Holding Court At The Bottom

Sheila Tone is a coblogger of mine over at Hit Coffee. Despite the fact that she doesn’t post very often, a not-insignificant part of my readership is there to read her and not me. She’s a family services lawyer that often serves the lower echelon of society and periodically writes about her work. She wrote a post the other day that got some attention, so I thought I would like to it here. It’s an open-letter to a client who is likely to permanently lose his kids to foster care:

In six months, dad, you’re probably going to lose your kids for good. I think you do suspect this, but won’t admit it to yourself. And you don’t want me to tell you why. They’ve been gone a year already, yet you don’t really want to know why.

I can tell this because you make it extremely unpleasant to interact with you. That is what scammers do. When you’re in a situation where you have some power, this may be very effective. It’s called bullying. People want to avoid the conflict, so maybe they get nervous and don’t scrutinize you appropriately, and your bad check or stolen credit card is accepted. Or maybe they give you the refund you want, even without the required receipt, so you’ll go away. But you are not in a one-on-one conflict. Your adversaries are not your equals, and they have very little duty toward you. You are fighting a court and a powerful government agency, backed closely by the police. Your arguments are worth nothing against that. And I’m your only friend in the fight. You shouldn’t want to make me avoid you.

Yet you make it miserable to talk with you, so I do the minimum. I’m just your lawyer; all I have to do is give you adequate legal advice and make sure you don’t get screwed legally. You decide what to do with that. Confronting you with stuff about yourself that you don’t want to hear, well, that goes beyond adequate. I didn’t have the energy or the time yesterday to deal with you arguing and yelling at me for an hour, which is the minimum it would have taken to have even a small chance of getting this through to you. So I’m in that gray area where I know I did my job, butI still feel bad because I know you’ll still fail. I don’t like my clients to lose, even when they’re assholes.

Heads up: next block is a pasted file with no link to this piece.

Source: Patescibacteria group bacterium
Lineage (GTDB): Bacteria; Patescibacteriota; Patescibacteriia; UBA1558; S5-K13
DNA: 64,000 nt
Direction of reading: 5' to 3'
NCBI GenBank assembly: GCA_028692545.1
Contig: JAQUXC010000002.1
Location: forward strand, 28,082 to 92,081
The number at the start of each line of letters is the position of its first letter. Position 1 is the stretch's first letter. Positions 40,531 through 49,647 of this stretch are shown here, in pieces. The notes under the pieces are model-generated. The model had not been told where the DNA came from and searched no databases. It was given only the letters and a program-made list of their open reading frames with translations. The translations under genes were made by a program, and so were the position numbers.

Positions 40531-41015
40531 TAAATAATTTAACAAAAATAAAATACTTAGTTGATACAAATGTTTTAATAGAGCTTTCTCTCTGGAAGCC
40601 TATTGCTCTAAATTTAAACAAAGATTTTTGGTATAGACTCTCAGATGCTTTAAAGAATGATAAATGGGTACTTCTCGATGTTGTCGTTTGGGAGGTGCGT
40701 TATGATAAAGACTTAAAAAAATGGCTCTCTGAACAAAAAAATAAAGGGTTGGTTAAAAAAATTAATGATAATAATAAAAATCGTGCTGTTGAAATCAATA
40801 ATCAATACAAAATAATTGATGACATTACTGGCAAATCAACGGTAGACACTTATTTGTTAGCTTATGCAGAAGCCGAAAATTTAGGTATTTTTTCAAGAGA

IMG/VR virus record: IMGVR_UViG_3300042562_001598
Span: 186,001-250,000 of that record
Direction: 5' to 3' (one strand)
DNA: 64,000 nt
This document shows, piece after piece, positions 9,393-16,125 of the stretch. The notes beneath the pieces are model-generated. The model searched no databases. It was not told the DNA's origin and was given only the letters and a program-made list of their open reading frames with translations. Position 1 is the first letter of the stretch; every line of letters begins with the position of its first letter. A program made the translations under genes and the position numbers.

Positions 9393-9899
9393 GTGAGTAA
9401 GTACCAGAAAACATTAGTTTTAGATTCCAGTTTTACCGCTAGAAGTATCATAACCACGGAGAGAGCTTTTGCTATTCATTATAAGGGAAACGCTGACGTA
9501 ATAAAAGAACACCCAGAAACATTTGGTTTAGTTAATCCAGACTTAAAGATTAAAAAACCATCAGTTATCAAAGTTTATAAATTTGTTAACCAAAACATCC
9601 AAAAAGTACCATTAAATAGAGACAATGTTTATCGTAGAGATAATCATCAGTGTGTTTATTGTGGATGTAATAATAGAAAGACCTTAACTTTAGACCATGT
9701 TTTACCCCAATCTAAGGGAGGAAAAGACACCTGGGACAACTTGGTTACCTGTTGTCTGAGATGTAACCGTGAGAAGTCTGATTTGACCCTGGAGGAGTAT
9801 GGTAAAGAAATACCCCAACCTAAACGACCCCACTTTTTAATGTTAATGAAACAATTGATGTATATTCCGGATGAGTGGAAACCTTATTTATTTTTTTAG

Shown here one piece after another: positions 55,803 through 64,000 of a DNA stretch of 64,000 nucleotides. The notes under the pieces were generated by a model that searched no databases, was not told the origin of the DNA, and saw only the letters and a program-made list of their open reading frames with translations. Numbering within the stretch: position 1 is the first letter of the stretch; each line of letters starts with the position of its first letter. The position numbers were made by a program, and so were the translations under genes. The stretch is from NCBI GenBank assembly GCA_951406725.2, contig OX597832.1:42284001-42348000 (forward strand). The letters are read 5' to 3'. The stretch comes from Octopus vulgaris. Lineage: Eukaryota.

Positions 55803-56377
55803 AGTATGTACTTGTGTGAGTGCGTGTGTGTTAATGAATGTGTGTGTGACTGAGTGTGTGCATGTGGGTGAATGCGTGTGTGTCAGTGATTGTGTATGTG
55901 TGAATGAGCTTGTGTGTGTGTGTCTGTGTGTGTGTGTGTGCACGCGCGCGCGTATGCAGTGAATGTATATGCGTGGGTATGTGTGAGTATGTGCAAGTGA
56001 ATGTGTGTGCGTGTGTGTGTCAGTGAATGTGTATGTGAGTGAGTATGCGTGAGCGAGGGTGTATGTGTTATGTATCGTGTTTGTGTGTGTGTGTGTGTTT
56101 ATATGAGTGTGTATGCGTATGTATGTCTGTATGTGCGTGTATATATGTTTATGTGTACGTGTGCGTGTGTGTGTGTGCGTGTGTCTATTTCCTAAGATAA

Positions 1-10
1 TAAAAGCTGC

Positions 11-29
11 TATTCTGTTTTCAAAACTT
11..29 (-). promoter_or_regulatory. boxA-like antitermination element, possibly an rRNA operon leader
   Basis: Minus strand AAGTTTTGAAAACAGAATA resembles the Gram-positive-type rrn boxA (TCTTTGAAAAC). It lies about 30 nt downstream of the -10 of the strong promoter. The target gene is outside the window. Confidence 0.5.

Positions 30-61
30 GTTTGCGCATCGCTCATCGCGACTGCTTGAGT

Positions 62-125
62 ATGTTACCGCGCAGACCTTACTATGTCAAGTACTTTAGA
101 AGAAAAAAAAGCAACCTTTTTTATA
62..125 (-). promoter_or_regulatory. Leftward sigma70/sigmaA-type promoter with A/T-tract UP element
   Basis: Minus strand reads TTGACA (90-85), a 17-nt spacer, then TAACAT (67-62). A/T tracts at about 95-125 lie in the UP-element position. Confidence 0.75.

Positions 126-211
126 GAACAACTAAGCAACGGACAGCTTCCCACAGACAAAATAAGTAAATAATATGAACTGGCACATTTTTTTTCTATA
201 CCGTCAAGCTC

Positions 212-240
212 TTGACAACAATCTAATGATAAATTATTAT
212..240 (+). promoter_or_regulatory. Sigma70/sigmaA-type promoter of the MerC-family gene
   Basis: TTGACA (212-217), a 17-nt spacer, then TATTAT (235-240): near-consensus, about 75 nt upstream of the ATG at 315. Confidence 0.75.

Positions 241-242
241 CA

And that is the number one reason why the social worker will not recommend you getting your kids back and the court will follow that recommendation, regardless of what your lawyer argues at trial, regardless of what complaints about the system you have when you take the stand against your lawyer’s advice and ramble on over sustained objections. ( “Motion to strike after ‘Yes.’” “Sustained. SUSTAINED. That means the witness needs to STOP TALKING.” Bailiff approaches menacingly.)

One of the ongoing themes of Sheila’s work-related commentary involves a Dalrymplesque look at the lifestyles and habits of the poor. The degree to which they are confronted with a complex society that they are ill-equipped to navigate through. The degree to which they are their own worst enemies.

Before moving to where we are presently, my wife’s clientele was not all that different from Sheila’s. Residencies and Fellowships often focus on the underserved and those that otherwise can’t afford care. Struggling whites in the Mountain West, immigrants in the Southwest, and low-income urban whites and blacks in the Pacific Northwest. Her other gig was on a reservation. None of these groups were exactly the same, but with the exception of the Mormons in the first group and a lot of the second, one of the biggest things to overcome was often the patient himself or herself. The degree to which they would fall off the wall and expect someone else to be able to put them back together again.

Not that I can talk, of course. I smoke, I drink five soft drinks a day, and I avoid routine medical care (irony of ironies). But even I stopped smoking when I got pneumonia. I eat better when I’m sick to the stomach. I successfully lost weight. I avoid physical hazards. I find a way to stop scratching when I bleed. When I need to take care of myself, I know how. I don’t mean “someone told me how” (few aren’t at least told that things are bad), but I know because, coming from a stable environment, I can more easily pick out those things that are wrong, correct them, and internalize the cause-effect. I don’t come from an environment where I am behind no matter what I do.

That strikes me as significant.

Will Truman

Will Truman is the Editor-in-Chief of Ordinary Times. He is also on Twitter.


  1. A self-defeating patient (or client) is a crushing but common reality for any profession when you deal with real human need. It’s so, so easy for me to look at the situations patients (or, more accurately, their parents) find themselves in and spot the innumerable ways they made things worse, or got themselves into the trouble they’re currently facing. And I know that nothing — no amount of time, no amount of effort, no amount of sincere desire to help them — will make a jot of difference.

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